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Manners, meaning moral conduct

Updated on March 30, 2015

The word `manners’ had a much deeper meaning than it has today.

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Manners Maketh man

Now in modern English, the word’ manners’ means outward behavior. Of one who knows and observes the etiquette of good society and behaves politely, we say `he has good manner’s; while one who is rude and rough and clownish in his behavior, is said to have bad manners. In this sense we might say that manners make a gentleman; for gentlemanliness, in the ordinary meaning of the word, consists largely in correct, courteous and considerate behavior towards others. But mere politeness scarcely makes a man; for many a so called `gentleman’ is at heart selfish and mean, cowardly and weak. What, then, did Bishop Wickham mean when he said, `Manners Maketh man’?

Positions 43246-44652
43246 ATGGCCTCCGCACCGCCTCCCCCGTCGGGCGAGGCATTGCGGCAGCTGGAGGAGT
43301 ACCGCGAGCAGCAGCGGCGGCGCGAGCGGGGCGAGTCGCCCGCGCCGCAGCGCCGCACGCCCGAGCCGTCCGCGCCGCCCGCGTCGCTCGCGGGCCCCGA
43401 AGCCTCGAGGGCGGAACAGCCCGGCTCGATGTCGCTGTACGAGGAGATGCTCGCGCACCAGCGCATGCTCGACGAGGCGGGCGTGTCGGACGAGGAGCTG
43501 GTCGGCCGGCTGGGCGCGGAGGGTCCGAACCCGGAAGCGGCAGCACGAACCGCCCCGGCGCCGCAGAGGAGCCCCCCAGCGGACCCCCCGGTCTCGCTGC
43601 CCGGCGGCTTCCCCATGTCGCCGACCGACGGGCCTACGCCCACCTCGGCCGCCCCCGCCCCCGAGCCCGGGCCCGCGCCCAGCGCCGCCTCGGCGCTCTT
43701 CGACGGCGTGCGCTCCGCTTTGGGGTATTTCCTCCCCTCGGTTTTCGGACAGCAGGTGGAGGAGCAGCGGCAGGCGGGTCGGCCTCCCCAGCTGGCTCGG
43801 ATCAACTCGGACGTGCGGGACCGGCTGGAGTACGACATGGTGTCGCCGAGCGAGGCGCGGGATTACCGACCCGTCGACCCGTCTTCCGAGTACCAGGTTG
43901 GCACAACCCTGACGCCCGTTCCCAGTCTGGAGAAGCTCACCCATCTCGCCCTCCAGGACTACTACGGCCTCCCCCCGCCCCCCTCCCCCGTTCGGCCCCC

The word `manners’ had a much deeper meaning than it has today. It did not denote merely polite behavior, but that what we should call good moral conduct, or morality. And the old Bishop means that it is good moral conduct based on sound moral principles that made boys and men, men. This shows that founder of Winchester School and New College, Oxford, did not regard education as merely mental training and the acquisition of knowledge, but especially as moral training. He wanted his school and his collage to produce true men-good, hones, fearless, God fearing men.

In other words he recognized that the only thing that really mattered in life was character. Wealth, rank, fine clothes, polite manners, learning-none of these things alone or together can make a man; it is only character that can do that. A man of character, however poor, low-born or ignorant he may be, is more of a man than millionaires, princes and scholars of no character.    

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